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Sister Mary Kenny Meredith

List of Deceased Sisters

Date of Death 04/05/2019


27 July 1923 - 4 May 2019


Gladys Una Meredith was born on 27 July 1923, the tenth of eleven children and the fifth daughter of Isabel and Richmond Meredith. She grew up in Otorohanga in the Waikato region of New Zealand. In order to go to the Catholic school in Te Awamutu she had to walk to catch the goods train around 7 am in order to be at school at 9. The journey home was also by train – at 6 pm, arriving home by 8pm.

Life was not easy in the Meredith household. At the time she was born, four of her older siblings had already left home to work. Gladys, like her siblings, had to leave school at the age of 13. Her first job was as a salesgirl for 4 years, then with her older sister she set out for Sydney to stay with their married sister. Gladys worked fulltime in Coles.

When World War II began, two of her brothers were enlisted. Gladys returned home to be with her parents. But the call to serve was strong, and she joined the Royal New Zealand Air Force (RNZAF) and was trained as a wireless operator.

Gladys started thinking of becoming a missionary from the age of 17. On the advice of a priest, she applied to the Missionary Sisters of the Society of Mary, and entered the novitiate at Heretaunga after celebrating her 22nd birthday. She became a novice on 11 February 1946 and received the name Mary Kenny. She took first vows in 1948. In 2018 we celebrated her 70 years as an smsm, an enthusiastic missionary throughout her long life.

Her first mission was at Lourdes Hospital, Killara, Sydney.  Four years later she returned to New Zealand to study by correspondence for one year before being sent to the sunny islands of Western Samoa. She made her perpetual profession at Savalalo on 10 February 1954. After six years in classrooms in four different villages in Samoa which included three years as head teacher, she left for Auckland for teacher training at the age of 36.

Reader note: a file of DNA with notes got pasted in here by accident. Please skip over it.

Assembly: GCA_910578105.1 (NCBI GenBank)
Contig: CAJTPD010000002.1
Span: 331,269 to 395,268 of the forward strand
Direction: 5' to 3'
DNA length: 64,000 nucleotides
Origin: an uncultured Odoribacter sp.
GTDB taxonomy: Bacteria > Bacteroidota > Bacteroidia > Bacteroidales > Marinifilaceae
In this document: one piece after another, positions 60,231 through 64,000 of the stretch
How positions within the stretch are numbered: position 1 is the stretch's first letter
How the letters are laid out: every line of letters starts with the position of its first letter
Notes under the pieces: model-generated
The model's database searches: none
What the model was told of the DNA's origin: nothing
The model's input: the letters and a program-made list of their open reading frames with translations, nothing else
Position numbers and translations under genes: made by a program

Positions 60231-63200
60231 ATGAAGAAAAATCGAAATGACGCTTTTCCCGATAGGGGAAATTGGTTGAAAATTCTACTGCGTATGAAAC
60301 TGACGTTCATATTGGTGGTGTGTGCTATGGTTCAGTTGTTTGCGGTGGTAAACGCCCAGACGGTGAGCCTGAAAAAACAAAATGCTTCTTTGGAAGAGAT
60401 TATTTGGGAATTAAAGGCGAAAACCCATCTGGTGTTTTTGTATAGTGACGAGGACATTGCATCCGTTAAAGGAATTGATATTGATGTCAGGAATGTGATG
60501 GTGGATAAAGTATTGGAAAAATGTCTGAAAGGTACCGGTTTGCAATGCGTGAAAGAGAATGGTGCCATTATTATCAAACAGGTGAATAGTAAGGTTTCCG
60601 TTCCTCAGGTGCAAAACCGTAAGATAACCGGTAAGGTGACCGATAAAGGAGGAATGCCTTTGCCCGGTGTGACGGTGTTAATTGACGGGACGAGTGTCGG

The principal of Loreto Hall Training College where Sister was head student in her second year wrote: “Sister Mary Kenny is an experienced teacher who will gain much by her two years’ study of modern methods. ... Though not gifted for study she finds out exactly what has to be learned and learns it.”   Armed with a teaching diploma, she returned to Western Samoa to teach in six different schools over the next 12 years. Altogether she taught almost 20 years in the classrooms of Samoa in Savalalo, Safotu, Lotofaga, Leulumoega, Leauva’a and Moamoa.

1974 was a transition year: assistant for the LTSR in Napier and a 30 day retreat in Suva. Then a two year transfer to the Australian Province – that ended up as fifteen years.

1975 was the year Bougainville (North Solomons) became part of the independent Papua New Guinea. Kenny said she spent some of the happiest days of her life there, from 1975 – 1990. First she taught English and maths at the nursing school at Tearouki until it amalgamated with another because the smsm tutor sister was called back to Australia. Sister was then given the choice of teaching in another area or taking on communications in Kieta for the Diocese. Kenny chose the latter, a daunting prospect, changing from teaching, but she realized she could reach thousands over the air (radio) instead of just a few in a classroom.

She participated in a communications course in Port Moresby in 1976 then returned to Kieta.  Awarded a scholarship in communication and mass media, she went to France and Canada for studies, returning to Bougainville in 1981 to set up the Diocesan Communications Centre.

Of the year 1989 Kenny herself wrote: “Gradually I began to realise the extent of political unrest on the island. Some of the locals were campaigning for leadership and promoting a break away from the control of Papua New Guinea. ...”  There were deep divisions on the issues; some people even prepared to fight for the cause [of independence].”    Plus Mother Nature also was not at peace: the volcano was constantly erupting, there were frequent earthquakes and electrical storms.